“I watched talented writers in three different critique groups struggle to have manuscripts accepted through traditional publishing. As I learned more about that process through other writers and looked at trends in the historical fiction genre, I knew my medieval series was in niche that wasn’t popular – it wasn’t Tudor or Regency era, and it included a gay romance. It would be a hard sell to a publisher. When I heard about CreateSpace and KDP, B&N, and Smashwords I decided to go that route. Self-publishing has given me more creative control, including the ability to work directly with my chosen cover designer. Deadlines are self-imposed, and can be altered. Publication date is set by me. Now if only I could write a new novel every year…”

Keith Dixon, crime fiction writer, France
“I started self-publishing in 2008 when it first became possible, through CreateSpace, which published paperbacks. I’d been trying to get commercially published for years and came close but no final takers. So I had a go with the novel I was just finishing, largely as a proof of concept. Then it just seemed easier to carry on with it.”

Helen Hollick, historical novelist and non-fiction author, UK
“As a ‘hybrid’ author I have the best of both publishing worlds. The advantage of traditional publishing is that my books are more likely to be for sale in bookstores, but being Indie is much more satisfying because of being in total control. Marketing is hard work but it is necessary for indie and traditional. Being indie I can also write what I want, change genres, explore different things to write about. Traditional publishers prefer their authors to stick to the same tried and tested type of novel. Of the two? I prefer indie, errors can usually be quickly and easily put right, not so with a traditional publisher, errors stay there.”

Kathryn Gauci, historical fiction author, Australia
“Self-publishing has come a long way since I wrote my first book, The Embroiderer, published 2017. That’s when we first met Alison, and you helped me enormously along the way as we both reached out further. I am happy I made that move now. I knew I was in it for the long haul but I am in control of my own destiny and, to be honest, make more money than some of my traditionally published friends. Once you start to build up a profile, Amazon especially, starts to promote you. If a traditional publisher offered me a contract tomorrow I would most likely knock it back. Downside is getting the books translated. I was lucky with The Embroiderer, but as yet haven’t got the others translated. Working on that one though.”

Elizabeth J StJohn, historical biographical fiction author, USA
“I independently published my first novel when a well-known agent told me she would accept the book, but only if I cut it to 90,000 words and gave it a happy ending. As a work of biographical fiction, I couldn’t do it, so I discovered Create Space and self-published. The book became an immediate best-seller on Amazon. Now, seven years later, it is still successful, reaching #1 on Amazon in Medieval Historical Fiction just this week. I love working with professional editors and cover designers to create my work; the freedom of writing what, when and how I want, along with being responsible for my own marketing, pricing and promotions is a privilege I would find impossible to give up. My revenues are mine, the rights remain with me, and, most of all, I enjoy being part of a thriving community of independent authors who support and encourage our creative and commercial goals.”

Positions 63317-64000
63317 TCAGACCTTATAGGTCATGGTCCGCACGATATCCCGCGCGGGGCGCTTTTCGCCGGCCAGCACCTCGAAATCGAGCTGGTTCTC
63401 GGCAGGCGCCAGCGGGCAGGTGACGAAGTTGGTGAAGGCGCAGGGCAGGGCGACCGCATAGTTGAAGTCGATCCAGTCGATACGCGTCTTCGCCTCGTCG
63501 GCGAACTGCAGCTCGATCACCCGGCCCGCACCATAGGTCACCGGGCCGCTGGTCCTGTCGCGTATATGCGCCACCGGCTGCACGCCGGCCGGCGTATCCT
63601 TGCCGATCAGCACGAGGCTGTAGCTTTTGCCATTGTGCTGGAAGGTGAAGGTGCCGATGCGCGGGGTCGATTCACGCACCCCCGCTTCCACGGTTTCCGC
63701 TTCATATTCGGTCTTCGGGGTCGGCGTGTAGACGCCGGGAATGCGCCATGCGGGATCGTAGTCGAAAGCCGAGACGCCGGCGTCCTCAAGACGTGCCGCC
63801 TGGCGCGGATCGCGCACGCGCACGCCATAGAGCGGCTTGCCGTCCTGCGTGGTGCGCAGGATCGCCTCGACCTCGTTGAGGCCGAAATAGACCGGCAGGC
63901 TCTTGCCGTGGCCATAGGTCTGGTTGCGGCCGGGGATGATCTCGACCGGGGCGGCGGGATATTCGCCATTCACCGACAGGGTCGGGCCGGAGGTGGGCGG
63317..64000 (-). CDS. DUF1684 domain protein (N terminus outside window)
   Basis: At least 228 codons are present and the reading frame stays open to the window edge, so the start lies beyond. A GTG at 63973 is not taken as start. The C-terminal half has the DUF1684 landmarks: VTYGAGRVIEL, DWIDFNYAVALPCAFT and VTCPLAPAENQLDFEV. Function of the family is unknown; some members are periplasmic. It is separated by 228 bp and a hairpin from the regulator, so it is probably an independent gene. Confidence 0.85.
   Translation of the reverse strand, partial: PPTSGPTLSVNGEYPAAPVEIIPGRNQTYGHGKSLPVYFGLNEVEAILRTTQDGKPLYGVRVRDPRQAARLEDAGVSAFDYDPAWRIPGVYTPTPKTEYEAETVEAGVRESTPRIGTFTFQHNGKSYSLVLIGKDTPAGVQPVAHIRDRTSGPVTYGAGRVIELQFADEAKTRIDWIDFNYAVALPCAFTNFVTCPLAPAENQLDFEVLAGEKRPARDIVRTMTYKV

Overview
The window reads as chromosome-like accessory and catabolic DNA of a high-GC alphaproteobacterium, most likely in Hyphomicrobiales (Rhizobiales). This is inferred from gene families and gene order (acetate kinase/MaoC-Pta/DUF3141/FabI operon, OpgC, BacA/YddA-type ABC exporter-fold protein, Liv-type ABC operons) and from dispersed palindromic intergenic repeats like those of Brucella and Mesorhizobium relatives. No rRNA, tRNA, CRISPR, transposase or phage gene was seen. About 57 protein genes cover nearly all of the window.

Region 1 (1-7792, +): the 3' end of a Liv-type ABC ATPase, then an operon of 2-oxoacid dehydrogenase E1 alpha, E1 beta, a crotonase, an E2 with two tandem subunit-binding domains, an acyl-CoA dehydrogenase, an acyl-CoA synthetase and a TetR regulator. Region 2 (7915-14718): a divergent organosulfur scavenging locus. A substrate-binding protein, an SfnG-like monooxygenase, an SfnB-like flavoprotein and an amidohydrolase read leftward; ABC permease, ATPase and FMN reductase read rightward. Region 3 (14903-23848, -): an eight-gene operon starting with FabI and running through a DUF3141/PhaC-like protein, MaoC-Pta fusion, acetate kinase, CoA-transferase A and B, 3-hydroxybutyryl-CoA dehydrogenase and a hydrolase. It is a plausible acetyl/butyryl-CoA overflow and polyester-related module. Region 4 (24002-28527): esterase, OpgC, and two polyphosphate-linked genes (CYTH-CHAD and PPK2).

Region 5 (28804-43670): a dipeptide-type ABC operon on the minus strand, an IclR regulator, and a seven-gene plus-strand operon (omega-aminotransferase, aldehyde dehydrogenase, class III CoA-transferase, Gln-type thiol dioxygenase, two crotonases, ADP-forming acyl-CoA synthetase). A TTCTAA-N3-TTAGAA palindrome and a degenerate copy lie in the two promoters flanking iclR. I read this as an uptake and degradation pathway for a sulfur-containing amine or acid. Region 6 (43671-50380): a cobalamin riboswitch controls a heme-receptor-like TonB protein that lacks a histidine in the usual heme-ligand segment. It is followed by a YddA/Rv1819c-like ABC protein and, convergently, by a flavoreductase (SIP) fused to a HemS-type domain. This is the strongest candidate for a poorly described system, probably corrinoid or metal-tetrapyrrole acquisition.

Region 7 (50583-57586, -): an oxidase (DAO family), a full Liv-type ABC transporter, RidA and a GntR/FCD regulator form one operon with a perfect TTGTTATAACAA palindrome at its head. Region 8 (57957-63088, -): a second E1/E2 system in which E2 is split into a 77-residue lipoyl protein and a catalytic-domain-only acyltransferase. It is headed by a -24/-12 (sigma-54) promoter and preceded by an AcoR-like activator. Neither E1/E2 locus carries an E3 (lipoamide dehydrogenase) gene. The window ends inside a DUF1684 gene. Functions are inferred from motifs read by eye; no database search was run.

Cathie Dunn, historical novelist, France
“I first self-published in 2012. I’d written a romantic medieval murder mystery, and for years, I didn’t know where it was going. Murder mystery? Romance? Historical Fiction? All in one? As you can see, it didn’t fit into any pre-determined boxes, and whilst I was published with a US-based indie press with one book at the time, this new one was not strictly a romance. It also contained murder and battle scenes. It was tricky to find publishers who wanted that combination back then. So I decided to self-publish it on Amazon and Smashwords, though it’s currently exclusively available on Amazon. Then, five years ago, I joined several author friends and we set up Ocelot Press, an author cooperative. Each of us self-publishes our own books, but it’s all under one banner. Iit’s a system that works well, as you have a small, trusted network of author friends to help you with everything.”

Jean Gill, Novelist, photographer and poet
“At first I enjoyed ‘freedom from’; no rejection letters, no waiting; no disappointment with publishers (when they did accept a book) over cover choice or wrong-headed editing (a chapter was cut once and I afterwards learned it was to reduce page count and costs); above all, no accountability to anyone but me for sales performance. Now I take all that for granted and what I love is ‘freedom TO’; publish what and when I want, with my professional partners for covers and editing; define success on my terms; see sales instantly and control my finances (royalties coming in and marketing/publishing expenditure); and to enjoy being part of the supportive Indie/ self-published community.”

There you have it. Ten years on, I’m still bashing out my words, and ten years on, my readers are still reading them.

Here’s to the next ten!


Alison Morton is the author of Roma Nova thrillers –  INCEPTIO, CARINA (novella), PERFIDITAS, SUCCESSIO,  AURELIA, NEXUS (novella), INSURRECTIO  and RETALIO,  and ROMA NOVA EXTRA, a collection of short stories.  Audiobooks are available for four of the series.Double Identity, a contemporary conspiracy, starts a new series of thrillers. JULIA PRIMA, a new Roma Nova story set in the late 4th century, is now out.

Find out more about Roma Nova, its origins, stories and heroines and taste world the latest contemporary thriller Double Identity… Download ‘Welcome to Alison Morton’s Thriller Worlds’, a FREE eBook, as a thank you gift when you sign up to Alison’s monthly email update. You’ll also be among the first to know about news and book progress before everybody else, and take part in giveaways.

6 comments to 10 years of indie publishing – why?

  • Thanks for including my quote Alison and here’s to the next ten years!

  • Very nice to be included – and I couldn’t help but notice the breadth and width and height ( 😉 ) offered by the quoted authors. Everything from Sci-Fi to cozy. That, IMO, is what Indies bring to the table – we add spice and variation to mainstream publishing.

    • Alison Morton

      Thank you for contributing, Anna; we’ve been a long time on this road together! I admit there are a fair few historical fiction writers, but we are spread across the world – another sign of the universal success of indie publishing.

  • Prue Batten

    I second everything you’ve said, Alison. I began in 2010 and it’s been a learning curve and a magnificent experience and you are so right about the collegiality of indies. There’s no professional jealousy and one upmanship, just support.

    • Alison Morton

      Definitely a learning curve, Prue! But I think that’s part of the attraction. over the years, I’ve seen a load of trad publishers adopting indie initiatives and habits.